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    michelleMichele Karlsberg: What was the spark that ignited your novel?

    Steven Coulter: I was bored with endless pundits and academics prognosticating about a possible dark future for America as social, political, environmental and economic issues collide. I wanted to make it real, on my terms, through fiction.

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    This kind story had to be physical, visceral, uncomfortable, exciting, sexual, emotional, disturbing and thought provoking, a tale that could be read from different levels, set forty years after the collapse of the middle class. And it had to be in my town, San Francisco.

    In the year 2115, sixteen-year-old Spartak Jones tells his own story about the world we made for him, adding my own ideas about where science and fiction meld and trends reshape America. Spartak’s flesh and blood adventure has a serious political underpinning, set near enough in the future that we have a sense of how it might be based on our current experiences and building recognition about how what we do now impacts the lives of real people tomorrow.

    I created a protagonist with pluck and values, a fluid sense of sexuality, loyal to family and friends. He is brutally bullied in an elite high school he attends on scholarship and is bisexual in an age when that is no longer an issue. He survives through cunning, loyalty, raw talent and ruthlessness when there are no other options, becoming a warrior and an icon for a revolution, an America that used to be and might be again. If he can survive.

    Steven A. Coulter is a San Francisco based novelist using fast-paced speculative fiction to explore a future shaped by today’s reality.

    Leslie Lawrence: “Sparks” in the case of The Death of Fred Astaire—and Other Essays from a Life Outside the Lines. Each essay has its story, but almost all began with a surprise. In the title essay the surprise was at finding myself in a relationship with another woman (this in the early eighties); and surprise that I was now contemplating getting pregnant (somehow!) and raising the child with that woman. In “Becoming Jennie” the surprise was this: “One good bra,” the first item on a packing list I found just after my grandmother died. (But weren’t all her bras “good”? And didn’t she call them “brassieres”? Who was this woman I’d now never get to know?) In “My June Wedding” the surprise was how much I loved that tiny, makeshift affair where the only man present was my 14-year-old son wearing a shirt in serious need of ironing! With surprise comes a humbling, ticklish amusement. And then comes the itch of curiosity. How did it come to this? Why was I so clueless? And so the essays accumulated.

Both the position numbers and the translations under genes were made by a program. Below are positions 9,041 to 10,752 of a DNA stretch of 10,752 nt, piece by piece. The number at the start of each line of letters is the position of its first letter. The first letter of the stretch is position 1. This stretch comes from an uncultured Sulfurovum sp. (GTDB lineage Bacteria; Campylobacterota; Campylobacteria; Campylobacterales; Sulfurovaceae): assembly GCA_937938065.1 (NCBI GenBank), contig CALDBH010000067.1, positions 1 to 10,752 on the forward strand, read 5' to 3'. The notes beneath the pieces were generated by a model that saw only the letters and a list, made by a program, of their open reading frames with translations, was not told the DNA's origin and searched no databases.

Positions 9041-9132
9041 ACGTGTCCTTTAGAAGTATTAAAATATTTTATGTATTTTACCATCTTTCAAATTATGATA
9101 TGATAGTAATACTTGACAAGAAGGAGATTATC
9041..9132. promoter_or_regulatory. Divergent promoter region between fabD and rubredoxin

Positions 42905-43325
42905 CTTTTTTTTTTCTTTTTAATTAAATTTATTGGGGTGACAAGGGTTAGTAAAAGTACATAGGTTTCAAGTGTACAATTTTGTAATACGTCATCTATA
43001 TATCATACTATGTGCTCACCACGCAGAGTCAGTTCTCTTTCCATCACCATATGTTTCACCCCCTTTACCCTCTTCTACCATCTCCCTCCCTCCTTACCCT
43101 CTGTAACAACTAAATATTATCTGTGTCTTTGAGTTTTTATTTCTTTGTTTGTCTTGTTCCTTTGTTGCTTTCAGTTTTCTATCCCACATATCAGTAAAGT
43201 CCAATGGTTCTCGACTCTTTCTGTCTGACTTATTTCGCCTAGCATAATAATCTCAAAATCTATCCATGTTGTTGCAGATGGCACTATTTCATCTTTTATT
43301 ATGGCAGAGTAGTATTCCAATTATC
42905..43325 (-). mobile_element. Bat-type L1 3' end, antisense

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    But they don’t have anything in common! I protested when someone suggested I make them into a book. But they’re all about the same things!  I thought after I re-read them. Of course, both and neither are true. Theme and variation—that’s what makes for interest and integrity in music, dance and poetry. I trust you’ll find all of these in The Death of Fred Astaire.

    Leslie Lawrence—a graduate of Oberlin College, Brown University and Goddard’s M.F.A. program—is a recipient of a National Endowment for the Arts award. Although she’s widely published in journals and anthologies, “The Death of Fred Astaire–and Other Essays from a Life Outside the Lines” is her first book.

    Michele Karlsberg Marketing and Management specializes in publicity for the LGBT community. This year, Karlsberg celebrates twenty-seven years of successful book campaigns.